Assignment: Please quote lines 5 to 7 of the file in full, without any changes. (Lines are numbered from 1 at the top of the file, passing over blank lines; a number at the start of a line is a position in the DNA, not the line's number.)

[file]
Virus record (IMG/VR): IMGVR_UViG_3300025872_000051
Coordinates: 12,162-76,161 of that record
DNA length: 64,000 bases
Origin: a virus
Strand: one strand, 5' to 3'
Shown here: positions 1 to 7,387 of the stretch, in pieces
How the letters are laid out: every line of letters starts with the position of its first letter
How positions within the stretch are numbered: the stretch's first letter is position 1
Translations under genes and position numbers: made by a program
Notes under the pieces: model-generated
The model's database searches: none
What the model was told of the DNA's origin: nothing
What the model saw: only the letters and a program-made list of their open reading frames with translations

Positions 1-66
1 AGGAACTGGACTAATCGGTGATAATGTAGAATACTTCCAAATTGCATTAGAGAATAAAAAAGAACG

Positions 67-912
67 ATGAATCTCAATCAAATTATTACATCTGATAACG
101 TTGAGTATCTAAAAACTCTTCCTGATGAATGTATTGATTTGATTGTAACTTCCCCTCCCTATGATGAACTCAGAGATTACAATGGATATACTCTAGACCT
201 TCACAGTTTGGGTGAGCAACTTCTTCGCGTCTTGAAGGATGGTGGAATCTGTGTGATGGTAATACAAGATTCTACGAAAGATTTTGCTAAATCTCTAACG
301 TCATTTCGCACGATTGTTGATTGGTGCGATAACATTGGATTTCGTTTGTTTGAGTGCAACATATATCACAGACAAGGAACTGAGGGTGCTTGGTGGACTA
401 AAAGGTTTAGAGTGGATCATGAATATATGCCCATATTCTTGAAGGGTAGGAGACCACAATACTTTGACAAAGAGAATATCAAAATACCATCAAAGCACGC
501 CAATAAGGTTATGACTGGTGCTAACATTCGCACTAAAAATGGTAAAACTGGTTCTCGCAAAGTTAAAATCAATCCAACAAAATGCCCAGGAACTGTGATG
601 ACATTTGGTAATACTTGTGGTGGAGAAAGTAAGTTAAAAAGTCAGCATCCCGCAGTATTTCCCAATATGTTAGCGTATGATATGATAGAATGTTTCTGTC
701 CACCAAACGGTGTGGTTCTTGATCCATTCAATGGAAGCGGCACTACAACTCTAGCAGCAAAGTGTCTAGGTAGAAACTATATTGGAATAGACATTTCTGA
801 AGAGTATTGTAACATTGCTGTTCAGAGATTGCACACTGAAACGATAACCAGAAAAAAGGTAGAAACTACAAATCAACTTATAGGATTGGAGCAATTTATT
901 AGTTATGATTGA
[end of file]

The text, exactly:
Strand: one strand, 5' to 3'
Shown here: positions 1 to 7,387 of the stretch, in pieces
How the letters are laid out: every line of letters starts with the position of its first letter